Clean Data Needed To Find Dirty Money

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BASKING RIDGE, N.J.-Affinity FCU here is aggregating a hoard of warning signs to detect money laundering in high-risk member accounts-but accurately assigning account risk took awhile.

Fiserv's Anti-Money Laundering (AML) Monitoring software helps the CU monitor member behavior, business rules and watch lists, items that help satisfy the Bank Secrecy Act (BSA). Though Affinity installed the software two years ago (see Credit Union Journal, November 9, 2009), the majority of the benefit has come only in the past three months, said Jim Wilcox, AVP-risk administration at Affinity.

"At first, you have to clean the core data until you get rid of any errors or omissions in account records that might affect the integrity of the risk results," Wilcox said. With accounts for more than 130,000 members, Affinity only recently finished the scrubbing.

Before the $1.8-billion CU installed AML Monitoring, employees attempted to manually track member behavior, business rules and watch lists, said Wilcox. The CU imported core data into Microsoft Access reports to track transaction activity and read through watch lists for matches against member names, Wilcox said.

"Looking at the watch lists took us an hour every day," he said. "And we couldn't see wire transactions in our Access reports." Correlating transactions across reports and over time to detect suspicious activity wasn't humanly possible. "I would have had to have six employees work the reports, and I still wouldn't have gotten the information I needed. We just didn't have a rich base for our AML operation."

Affinity changed all that with Fiserv's software, which automatically aggregates all warning signs from data in the CU's account processing solution, Fiserv XP2, Wilcox said. "Don't buy AML software that doesn't integrate completely with your core transaction system," he warned. "An AML application will only work as well as the data you can extract from your core.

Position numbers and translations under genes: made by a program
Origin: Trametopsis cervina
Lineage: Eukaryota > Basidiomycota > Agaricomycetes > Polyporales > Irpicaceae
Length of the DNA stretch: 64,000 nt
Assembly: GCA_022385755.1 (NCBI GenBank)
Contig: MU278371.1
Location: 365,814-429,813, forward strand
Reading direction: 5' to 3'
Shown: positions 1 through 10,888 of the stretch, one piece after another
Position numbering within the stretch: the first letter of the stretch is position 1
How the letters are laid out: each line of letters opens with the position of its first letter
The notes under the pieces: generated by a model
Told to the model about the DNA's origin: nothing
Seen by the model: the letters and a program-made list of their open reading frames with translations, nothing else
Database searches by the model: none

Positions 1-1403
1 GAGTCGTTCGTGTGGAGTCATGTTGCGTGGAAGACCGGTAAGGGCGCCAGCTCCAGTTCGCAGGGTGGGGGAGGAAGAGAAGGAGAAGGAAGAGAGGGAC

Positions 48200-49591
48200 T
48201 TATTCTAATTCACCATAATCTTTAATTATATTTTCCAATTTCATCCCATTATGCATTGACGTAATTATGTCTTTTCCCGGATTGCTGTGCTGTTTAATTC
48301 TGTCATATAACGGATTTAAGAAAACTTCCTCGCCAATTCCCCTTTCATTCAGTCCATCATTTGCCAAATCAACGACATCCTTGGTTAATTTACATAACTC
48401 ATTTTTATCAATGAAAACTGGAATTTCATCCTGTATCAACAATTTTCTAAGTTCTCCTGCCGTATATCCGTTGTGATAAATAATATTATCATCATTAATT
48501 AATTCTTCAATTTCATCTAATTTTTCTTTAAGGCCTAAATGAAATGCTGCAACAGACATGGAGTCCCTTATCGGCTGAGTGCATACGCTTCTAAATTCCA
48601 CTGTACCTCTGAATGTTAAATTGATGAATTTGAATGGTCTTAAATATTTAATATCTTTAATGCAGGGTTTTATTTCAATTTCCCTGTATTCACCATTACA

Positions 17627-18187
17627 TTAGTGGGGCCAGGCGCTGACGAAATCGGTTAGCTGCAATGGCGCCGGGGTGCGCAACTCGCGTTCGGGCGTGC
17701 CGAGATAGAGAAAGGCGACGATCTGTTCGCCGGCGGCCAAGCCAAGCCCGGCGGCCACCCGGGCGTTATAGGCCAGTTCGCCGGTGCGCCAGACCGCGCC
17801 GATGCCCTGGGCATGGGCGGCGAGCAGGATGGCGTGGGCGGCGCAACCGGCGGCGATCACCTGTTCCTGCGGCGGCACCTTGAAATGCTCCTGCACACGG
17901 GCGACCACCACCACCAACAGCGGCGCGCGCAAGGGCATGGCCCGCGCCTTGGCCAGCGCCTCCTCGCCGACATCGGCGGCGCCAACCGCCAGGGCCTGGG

"We are totally dependent on this software now," Wilcox continued. "It's a big-ticket item that's worth the money. I'm anxious to hear what the feds think of our operation next time around."

Once the system identifies a suspicious pattern across transactions over time, it alerts the CU. Currently, one full-time employee investigates the approximately 150 daily alerts, ranging from low to high risk.

Cash and wire transactions, currency transaction reports (CTR) and structuring transactions are analyzed by the system, he said. The software considers anomalies in members' transaction behavior over time and follows business rules, such as how to treat certain transaction types from overseas members.

Data are run through about 20 risk scenarios, showing Affinity "activity we would have never seen without the software," Wilcox said. Extremely high-risk accounts are dropped into a "close-monitoring" feature and vigilantly tracked.

The system takes just seconds to check against current OFAC, Patriot Act 314a and Bureau of Industry and Security watch lists, he said.

Affinity's comprehensive AML monitoring aligns with BSA goals, suggested Wilcox. "The feds are starting to hardball on the ability to risk-profile your accounts. You can't risk-profile just on dollar placement. You need to bring in other components, such as the member and the type of account."

The CU has few extremely high-risk accounts, most likely because it doesn't hold many commercial accounts, which are often conduits for money laundering, he said.

Affinity has yet to encounter a case of money laundering, he added. "But we have a number of accounts that wash a lot of money through them, and we're liable if there's any money laundering."

The software also allows Affinity to submit and track Suspicious Activity Reports (SAR) and CTRs directly from the system's case management and workflow features.

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